Your values are the things that are most important to you in life.  If you can't clearly articulate your values, then you need to start by taking some time to figure out exactly what they are and get comfortable with talking about them.  As an example, one of my values is learning because I think it is important to learn new things and use them to improve in different areas of my life.
From there you need to make a point of talking about them with your team.  This could be done in one-on-ones or in a larger team meeting.  Talking about your values is important because it will give everyone insight into who you are and what is important to you.  By putting yourself out there it will help with developing relationships with each of your employees and building trust.  Taking that first step will also make people feel more comfortable talking to you about their values and what is important to them.  It may feel cheesy or unnatural at first, but it will become easier and more natural with practice.
Focus on behaviors and how they drive results
Results are what everyone is ultimately measured by, but the behaviors that get you to the desired results are where you should focus. Similarly to the point above on values, here you need to start by taking some time to think.  You need to have a clear understanding of the behaviors that will be most impactful to achieving your team's goals. Ask yourself the following questions to help think it through:
  • Who has been successful?  What are the behaviors that they consistently exhibit that allow them to be successful?
  • What are some specific projects or deliverables that are great examples of the type of work you want your team to produce?  What went into making them examples that stand out above the rest?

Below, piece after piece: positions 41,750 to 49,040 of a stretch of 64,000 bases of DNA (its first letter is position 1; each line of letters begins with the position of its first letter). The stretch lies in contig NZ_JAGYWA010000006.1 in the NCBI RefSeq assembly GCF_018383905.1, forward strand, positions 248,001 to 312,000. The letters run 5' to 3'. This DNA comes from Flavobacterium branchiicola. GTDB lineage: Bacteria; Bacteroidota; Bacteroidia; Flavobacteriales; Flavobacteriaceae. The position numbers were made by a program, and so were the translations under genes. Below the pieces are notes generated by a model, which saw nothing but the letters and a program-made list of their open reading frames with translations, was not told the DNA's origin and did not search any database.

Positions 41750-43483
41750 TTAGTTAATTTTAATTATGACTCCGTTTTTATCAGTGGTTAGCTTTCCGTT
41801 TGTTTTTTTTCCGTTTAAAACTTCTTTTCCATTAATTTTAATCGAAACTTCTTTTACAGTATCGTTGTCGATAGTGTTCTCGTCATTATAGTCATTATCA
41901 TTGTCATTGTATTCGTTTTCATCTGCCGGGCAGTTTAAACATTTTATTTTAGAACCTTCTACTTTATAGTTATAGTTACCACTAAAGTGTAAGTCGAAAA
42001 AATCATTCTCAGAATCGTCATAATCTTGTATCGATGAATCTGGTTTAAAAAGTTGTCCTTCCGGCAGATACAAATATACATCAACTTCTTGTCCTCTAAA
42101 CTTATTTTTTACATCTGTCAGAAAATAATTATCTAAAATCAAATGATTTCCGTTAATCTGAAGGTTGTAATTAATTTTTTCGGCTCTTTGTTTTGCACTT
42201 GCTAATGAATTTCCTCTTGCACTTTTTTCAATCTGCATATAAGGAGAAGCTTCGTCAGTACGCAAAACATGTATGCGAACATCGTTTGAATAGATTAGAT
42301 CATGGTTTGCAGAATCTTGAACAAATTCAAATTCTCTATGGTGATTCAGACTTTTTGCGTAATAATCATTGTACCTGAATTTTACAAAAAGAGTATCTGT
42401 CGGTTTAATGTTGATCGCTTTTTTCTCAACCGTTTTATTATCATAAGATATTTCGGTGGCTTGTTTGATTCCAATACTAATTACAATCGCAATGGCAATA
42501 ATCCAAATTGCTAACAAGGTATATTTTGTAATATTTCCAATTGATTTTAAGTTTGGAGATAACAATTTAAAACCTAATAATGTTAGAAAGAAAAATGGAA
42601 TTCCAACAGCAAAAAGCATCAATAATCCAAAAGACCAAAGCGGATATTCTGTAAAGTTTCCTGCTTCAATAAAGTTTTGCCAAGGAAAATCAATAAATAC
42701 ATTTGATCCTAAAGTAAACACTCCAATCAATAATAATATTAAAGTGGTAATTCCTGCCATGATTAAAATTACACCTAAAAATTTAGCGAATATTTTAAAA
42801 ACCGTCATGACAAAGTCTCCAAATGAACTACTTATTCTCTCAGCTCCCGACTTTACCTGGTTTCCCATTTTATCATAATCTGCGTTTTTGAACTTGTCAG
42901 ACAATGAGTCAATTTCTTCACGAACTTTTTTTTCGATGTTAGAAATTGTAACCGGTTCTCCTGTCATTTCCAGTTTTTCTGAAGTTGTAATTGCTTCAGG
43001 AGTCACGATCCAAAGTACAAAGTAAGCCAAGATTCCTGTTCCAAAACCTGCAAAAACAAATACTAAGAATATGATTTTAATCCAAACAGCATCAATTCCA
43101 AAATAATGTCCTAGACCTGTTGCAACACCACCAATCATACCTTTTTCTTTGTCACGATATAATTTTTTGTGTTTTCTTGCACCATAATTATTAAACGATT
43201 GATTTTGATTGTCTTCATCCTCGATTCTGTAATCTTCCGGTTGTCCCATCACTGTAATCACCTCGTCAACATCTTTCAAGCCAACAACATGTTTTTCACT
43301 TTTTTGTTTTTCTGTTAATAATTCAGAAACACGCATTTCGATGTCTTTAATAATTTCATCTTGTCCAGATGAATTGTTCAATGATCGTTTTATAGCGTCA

After you have identified the key behaviors that you want to focus on, you need to make sure that your employees understand the behaviors and why they are important.  When conveying the importance, it helps to tie them back to the results and how it matters to the customer and the larger organization.  They shouldn't be left to think that they are only important because you said so as their manager.  Also, allow it to be a conversation about the behaviors.  Let your employees provide you additional perspective on what is important, and feel free to adjust your focus based on their feedback.
Now that you have identified the key behaviors for being successful and discussed them with the team, you need to incorporate them into your everyday focus.  Keep them in mind as you are interacting with the team.  As you see someone exhibit one of the behaviors, praise them for it.  If you see someone in a situation where they could have used one of the behaviors to do a better job, pull them aside and give them feedback on how they could have approached the situation differently and how it may have impacted the result.  By making this an everyday focus you will start to build a common framework where everyone on the team knows what is expected of them and what they should focus on to get better.


Jan 12, 2014 7:39am
Good general article. One-on-ones are important and definitely have helped me build a team that trusts each other.